Since so many were sleeping during the short programs from Beijing, I thought I’d give a quick run down of how things went (minus the Short Dances, as I was sleeping then, too!)
As all season long, the men’s competition has been the most exciting, and these boys did not disappoint!
Amodio and Verner skated will, but they each popped their triple axel. Single axels and no quad = subpar scores at the GPF.
Then it was Nobunari Oda. I’m going to say that he threw down the best short program of the year, bar none. He was flawless! Nailed a quad toe-triple toe combo to get things started, then added a triple axel and a triple lutz like it was no big deal. He had more speed throughout his spins and footwork than I’ve ever seen from him, and it stayed that way for the entirety of his skate. He finished and I honestly just felt speechless. I just said, “WOW!” Nobu came to play, and he nailed it.
Then it was Patrick Chan who’s had a monkey on his back this season, due to his high scores despite mistakes. Well, no mistakes to pick on here! He hit his own quad toe, then did a triple axel and a triple flip-triple toe combo of his own. And let me tell you, I could watch this boy do footwork all day long. I was happy for him after this clean short. As he said in the Kiss and Cry, the jumps weren’t perfect, but they were complete and that was good enough.
Daisuke Takahashi seemed to water down his technical elements a bit – no quad, and a very questionable lutz combo (it was a flip, but since it was intended to be a lutz, we’ll call it a flutz. But, for what it’s worth, there was no lutz in that program). Still, the crowd screamed like little girls at every move, and he maintained his showmanship, despite a little error in the straight line step.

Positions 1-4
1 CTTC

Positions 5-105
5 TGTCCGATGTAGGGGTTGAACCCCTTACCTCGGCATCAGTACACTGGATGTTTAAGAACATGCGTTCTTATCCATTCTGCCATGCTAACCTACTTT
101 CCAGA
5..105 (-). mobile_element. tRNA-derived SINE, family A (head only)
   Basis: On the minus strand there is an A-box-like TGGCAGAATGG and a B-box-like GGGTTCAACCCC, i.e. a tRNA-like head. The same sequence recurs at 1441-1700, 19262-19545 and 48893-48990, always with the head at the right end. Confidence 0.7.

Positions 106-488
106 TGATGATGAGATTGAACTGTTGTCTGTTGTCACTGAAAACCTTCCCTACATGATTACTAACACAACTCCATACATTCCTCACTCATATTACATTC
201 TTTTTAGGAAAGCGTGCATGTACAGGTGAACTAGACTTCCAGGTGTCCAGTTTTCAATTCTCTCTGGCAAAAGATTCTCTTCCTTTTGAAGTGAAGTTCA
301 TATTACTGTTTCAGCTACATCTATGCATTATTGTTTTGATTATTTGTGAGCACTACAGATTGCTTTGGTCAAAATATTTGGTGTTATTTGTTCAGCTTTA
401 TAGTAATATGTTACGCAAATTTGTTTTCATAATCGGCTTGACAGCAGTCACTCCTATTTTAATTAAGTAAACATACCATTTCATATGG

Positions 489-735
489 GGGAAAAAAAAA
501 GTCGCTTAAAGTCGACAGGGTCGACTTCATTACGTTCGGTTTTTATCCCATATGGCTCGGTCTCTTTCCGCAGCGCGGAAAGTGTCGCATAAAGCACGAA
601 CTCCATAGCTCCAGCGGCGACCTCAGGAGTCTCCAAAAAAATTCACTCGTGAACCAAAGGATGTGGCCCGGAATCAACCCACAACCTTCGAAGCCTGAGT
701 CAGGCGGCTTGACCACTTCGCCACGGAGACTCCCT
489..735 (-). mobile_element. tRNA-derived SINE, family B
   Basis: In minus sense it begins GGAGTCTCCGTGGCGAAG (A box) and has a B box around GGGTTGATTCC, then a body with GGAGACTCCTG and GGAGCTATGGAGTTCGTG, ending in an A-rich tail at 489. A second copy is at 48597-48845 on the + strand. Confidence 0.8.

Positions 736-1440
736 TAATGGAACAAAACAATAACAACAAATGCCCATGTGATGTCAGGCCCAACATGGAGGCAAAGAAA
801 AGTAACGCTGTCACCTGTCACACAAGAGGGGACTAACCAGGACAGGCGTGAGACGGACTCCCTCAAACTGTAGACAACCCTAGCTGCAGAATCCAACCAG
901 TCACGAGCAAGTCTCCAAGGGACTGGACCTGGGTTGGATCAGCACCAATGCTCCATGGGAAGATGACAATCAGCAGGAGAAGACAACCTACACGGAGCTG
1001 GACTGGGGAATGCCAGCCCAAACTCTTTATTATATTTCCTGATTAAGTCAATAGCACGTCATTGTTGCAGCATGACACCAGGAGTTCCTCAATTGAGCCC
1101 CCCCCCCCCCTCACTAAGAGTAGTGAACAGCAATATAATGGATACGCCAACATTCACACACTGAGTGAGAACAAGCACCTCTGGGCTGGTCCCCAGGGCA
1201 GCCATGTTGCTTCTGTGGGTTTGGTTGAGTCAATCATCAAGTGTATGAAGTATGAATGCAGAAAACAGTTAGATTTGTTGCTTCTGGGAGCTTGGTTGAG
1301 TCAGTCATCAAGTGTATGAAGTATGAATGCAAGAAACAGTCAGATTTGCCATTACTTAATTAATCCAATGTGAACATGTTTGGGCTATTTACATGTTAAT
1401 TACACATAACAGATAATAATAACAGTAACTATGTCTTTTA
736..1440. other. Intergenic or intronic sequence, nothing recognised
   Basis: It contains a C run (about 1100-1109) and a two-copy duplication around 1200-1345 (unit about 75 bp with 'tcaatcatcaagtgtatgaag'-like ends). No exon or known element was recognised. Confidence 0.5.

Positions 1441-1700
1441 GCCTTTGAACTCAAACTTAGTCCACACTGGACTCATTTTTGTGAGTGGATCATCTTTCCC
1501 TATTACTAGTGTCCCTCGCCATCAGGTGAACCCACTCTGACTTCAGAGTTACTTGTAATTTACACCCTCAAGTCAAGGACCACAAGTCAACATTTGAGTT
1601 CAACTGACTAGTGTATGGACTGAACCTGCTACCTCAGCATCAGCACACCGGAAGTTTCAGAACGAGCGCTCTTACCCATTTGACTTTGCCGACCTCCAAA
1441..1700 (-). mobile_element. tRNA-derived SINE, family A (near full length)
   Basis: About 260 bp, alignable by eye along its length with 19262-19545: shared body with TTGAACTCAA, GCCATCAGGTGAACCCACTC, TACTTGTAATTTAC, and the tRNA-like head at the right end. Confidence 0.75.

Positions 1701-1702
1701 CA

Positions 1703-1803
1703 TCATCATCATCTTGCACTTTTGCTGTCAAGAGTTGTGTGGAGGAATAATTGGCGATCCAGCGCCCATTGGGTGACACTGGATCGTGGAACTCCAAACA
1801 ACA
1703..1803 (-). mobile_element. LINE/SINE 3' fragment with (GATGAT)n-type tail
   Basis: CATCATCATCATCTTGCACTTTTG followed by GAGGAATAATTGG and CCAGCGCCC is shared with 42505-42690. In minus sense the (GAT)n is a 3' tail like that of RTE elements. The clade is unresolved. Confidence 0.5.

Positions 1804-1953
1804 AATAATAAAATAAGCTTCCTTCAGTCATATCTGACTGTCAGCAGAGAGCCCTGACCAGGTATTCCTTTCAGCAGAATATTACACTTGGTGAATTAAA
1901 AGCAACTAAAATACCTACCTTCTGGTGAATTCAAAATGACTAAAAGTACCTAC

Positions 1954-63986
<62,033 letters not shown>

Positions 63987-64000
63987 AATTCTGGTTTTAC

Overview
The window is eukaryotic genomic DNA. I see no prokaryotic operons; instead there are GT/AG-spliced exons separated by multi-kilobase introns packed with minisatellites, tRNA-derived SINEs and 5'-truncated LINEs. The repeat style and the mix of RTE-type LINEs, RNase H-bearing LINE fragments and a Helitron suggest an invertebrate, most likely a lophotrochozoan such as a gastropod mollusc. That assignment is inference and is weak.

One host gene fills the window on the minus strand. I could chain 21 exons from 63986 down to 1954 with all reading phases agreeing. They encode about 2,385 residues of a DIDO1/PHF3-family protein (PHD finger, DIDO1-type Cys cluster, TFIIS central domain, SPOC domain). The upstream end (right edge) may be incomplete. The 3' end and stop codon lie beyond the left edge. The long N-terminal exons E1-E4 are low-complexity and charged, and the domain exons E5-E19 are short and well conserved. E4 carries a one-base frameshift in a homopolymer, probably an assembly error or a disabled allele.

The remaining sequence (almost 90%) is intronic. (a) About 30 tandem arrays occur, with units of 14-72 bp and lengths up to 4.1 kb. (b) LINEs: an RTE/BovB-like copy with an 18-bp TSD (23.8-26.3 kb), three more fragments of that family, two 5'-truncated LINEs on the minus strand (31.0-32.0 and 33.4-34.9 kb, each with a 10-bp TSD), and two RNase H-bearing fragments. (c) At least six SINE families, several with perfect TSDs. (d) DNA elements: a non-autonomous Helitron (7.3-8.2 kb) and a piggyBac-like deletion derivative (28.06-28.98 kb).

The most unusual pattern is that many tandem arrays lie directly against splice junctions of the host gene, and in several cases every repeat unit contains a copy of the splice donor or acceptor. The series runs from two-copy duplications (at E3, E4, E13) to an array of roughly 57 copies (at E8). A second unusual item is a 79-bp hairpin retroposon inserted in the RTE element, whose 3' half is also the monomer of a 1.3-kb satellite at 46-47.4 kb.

Takahiko Kozuka just looked off here. First of all, his music doesn’t seem to fit him at all, so for me, this program always seems like a stretch. But here he just had no speed, no energy…no confidence. Perhaps he was shaken up by the collision he had with Dai in practice earlier, but he didn’t look himself, that’s for sure. Check out the crash if you’d like…
So, after the shorts the men’s standings look like this:
1. Nobunari Oda 86.59
2. Patrick Chan 85.59
3. Daisuke Takahashi 82.57
4. Takahiko Kozuka 77.90
5. Tomas Verner 65.37
6. Florent Amodio 61.64